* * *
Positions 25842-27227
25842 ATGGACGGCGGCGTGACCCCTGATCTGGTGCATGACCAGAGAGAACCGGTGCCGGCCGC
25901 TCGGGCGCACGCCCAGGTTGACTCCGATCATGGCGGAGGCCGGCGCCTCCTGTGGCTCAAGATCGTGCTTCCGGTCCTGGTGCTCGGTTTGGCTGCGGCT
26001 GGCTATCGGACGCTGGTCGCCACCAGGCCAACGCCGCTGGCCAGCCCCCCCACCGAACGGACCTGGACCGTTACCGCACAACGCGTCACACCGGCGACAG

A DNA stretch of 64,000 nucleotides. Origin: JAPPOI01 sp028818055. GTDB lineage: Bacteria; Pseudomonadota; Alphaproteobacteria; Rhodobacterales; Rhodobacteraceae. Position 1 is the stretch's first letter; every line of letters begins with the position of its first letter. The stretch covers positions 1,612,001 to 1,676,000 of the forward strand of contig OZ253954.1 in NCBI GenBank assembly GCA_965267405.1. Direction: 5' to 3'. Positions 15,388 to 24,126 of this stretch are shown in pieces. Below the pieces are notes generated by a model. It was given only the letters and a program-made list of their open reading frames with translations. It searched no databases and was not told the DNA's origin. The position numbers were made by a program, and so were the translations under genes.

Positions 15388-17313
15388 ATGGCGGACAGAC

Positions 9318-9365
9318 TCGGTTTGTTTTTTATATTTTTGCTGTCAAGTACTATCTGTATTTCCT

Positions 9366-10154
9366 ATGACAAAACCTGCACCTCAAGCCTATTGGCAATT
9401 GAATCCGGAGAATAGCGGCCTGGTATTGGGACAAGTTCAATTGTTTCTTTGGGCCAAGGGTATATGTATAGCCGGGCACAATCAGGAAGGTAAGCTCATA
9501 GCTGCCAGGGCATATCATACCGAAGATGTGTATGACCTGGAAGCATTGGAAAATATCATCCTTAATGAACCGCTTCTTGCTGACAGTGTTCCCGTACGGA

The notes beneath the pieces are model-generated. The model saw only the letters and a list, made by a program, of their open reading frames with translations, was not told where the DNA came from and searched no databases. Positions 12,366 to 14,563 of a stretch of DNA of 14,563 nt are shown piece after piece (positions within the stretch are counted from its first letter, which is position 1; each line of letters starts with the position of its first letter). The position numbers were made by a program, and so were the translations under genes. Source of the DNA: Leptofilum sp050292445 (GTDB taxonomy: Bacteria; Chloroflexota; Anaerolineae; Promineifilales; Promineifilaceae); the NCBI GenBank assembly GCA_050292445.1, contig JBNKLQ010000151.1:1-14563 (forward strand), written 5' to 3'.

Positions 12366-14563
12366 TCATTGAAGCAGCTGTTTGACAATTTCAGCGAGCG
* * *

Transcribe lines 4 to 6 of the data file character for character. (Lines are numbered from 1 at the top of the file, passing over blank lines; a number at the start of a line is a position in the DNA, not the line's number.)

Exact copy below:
26001 GGCTATCGGACGCTGGTCGCCACCAGGCCAACGCCGCTGGCCAGCCCCCCCACCGAACGGACCTGGACCGTTACCGCACAACGCGTCACACCGGCGACAG

A DNA stretch of 64,000 nucleotides. Origin: JAPPOI01 sp028818055. GTDB lineage: Bacteria; Pseudomonadota; Alphaproteobacteria; Rhodobacterales; Rhodobacteraceae. Position 1 is the stretch's first letter; every line of letters begins with the position of its first letter. The stretch covers positions 1,612,001 to 1,676,000 of the forward strand of contig OZ253954.1 in NCBI GenBank assembly GCA_965267405.1. Direction: 5' to 3'. Positions 15,388 to 24,126 of this stretch are shown in pieces. Below the pieces are notes generated by a model. It was given only the letters and a program-made list of their open reading frames with translations. It searched no databases and was not told the DNA's origin. The position numbers were made by a program, and so were the translations under genes.

Positions 15388-17313